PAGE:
You’ve signed that agreement with your customer and you’ve been very diligent to make sure the statement of work is complete. After all, you’ve committed to deliver what the customer has asked for at the agreed price. As the project launches, you feel very confident that all of your diligence in the discovery processes, white boarding sessions and project planning will help to keep the project on track with the customer’s expectations. Deviations from the plan can be costly to both parties and one particular form of change is the bane of most consultants or developers working on a fixed price agreement.
The problem begins when the agreement is made on the initial scope of the deliverables to be included with the project. Many projects fail to include an agreement about how changes will be managed during the project timeframe. Several factors should motivate both parties to agree on a formal change control process to keep expectations and deliverables on a consistent and anticipated track. As the project progresses, you may learn that certain assumptions about the proposed solution do not match the reality of actual usage. Naturally, this scenario drives both parties back to the planning drawing board to make appropriate adjustments.
Clearly, agreeing on a method to manage changes helps the customer to assure they get an acceptable solution and may also protect you from taking on more than you agreed for the price. It may also protect your reputation if you doggedly stick to a plan to deliver what was initially agreed in spite of the evidence that it is not the optimal solution. Frequently, the problem starts with small requests that seem trivial and you gladly add them to the project to please the customer. After a while, the accumulation of these small requests amounts to a significant commitment of time and resources not contemplated anywhere in the agreement. This is the insidious process we call scope creep.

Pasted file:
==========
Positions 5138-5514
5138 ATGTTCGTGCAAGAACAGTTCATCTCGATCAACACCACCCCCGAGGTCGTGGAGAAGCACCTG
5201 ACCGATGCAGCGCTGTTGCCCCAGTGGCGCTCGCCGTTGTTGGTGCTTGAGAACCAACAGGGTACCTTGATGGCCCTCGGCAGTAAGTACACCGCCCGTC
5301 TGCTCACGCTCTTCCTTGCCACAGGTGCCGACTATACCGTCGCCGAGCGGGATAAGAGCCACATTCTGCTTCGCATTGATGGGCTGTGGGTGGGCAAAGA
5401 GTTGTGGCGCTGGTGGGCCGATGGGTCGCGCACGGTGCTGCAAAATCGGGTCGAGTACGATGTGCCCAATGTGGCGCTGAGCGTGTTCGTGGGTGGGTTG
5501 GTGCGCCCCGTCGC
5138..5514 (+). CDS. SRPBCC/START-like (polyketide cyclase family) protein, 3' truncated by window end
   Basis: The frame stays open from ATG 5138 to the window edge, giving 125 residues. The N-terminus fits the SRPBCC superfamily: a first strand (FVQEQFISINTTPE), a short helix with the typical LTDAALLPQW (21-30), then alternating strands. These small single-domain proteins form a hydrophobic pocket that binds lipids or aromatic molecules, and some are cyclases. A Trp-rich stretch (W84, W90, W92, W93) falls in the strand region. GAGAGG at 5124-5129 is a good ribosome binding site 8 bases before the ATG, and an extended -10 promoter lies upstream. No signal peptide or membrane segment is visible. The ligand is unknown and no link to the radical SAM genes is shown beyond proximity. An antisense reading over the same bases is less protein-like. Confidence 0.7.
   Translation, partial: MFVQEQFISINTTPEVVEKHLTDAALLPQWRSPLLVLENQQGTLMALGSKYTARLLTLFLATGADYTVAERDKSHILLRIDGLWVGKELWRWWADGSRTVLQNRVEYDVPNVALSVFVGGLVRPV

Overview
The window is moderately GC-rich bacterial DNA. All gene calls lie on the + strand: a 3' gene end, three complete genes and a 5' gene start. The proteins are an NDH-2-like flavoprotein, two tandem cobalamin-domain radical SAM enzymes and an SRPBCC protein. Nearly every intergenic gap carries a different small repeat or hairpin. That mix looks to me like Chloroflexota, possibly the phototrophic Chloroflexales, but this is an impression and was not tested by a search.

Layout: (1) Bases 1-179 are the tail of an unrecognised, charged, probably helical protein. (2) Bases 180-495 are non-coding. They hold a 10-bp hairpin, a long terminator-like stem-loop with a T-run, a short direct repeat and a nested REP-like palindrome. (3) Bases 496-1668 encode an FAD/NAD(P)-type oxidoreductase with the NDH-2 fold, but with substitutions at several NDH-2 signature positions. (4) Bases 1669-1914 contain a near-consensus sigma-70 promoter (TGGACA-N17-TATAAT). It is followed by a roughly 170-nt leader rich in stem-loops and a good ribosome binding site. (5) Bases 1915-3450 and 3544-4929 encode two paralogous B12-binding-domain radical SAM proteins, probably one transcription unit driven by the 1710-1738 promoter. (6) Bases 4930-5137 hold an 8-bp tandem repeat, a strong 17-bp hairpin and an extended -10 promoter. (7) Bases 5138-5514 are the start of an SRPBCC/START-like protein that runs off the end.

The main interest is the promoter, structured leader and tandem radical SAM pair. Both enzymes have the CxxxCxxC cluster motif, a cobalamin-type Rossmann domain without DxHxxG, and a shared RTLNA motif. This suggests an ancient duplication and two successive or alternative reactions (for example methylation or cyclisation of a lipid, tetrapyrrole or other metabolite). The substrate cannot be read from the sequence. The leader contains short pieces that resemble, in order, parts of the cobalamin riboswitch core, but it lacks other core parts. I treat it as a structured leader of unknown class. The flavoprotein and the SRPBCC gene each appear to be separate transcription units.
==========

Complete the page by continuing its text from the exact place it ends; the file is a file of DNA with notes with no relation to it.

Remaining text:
Here’s the good news; scope creep means that your customer is engaged in the project. Scope creep does not mean that they held back critical information during the planning phase. Nor does it mean they do not like what you are doing for them. Nor does it mean that they changed their minds. These are common misinterpretations by many frustrated contractors. What it means is that their imaginations are fired up and they are looking at ways to make the ultimate solution more user friendly, more feature-rich and ultimately more valuable to them.
With a disciplined change control procedure in place, the scope of the project can grow as agreed by the parties. This may mean the customer pays more and the project lasts longer: both are good news for you. It may also mean that the customer will need to make hard choices along the way to remove certain features in exchange for others that now seem more desirable. Having a well-defined change control process in place allows that discussion to occur in a productive, logical and objective fashion and helps to prevent it from evolving into and adversarial argument that you can never win in the long term.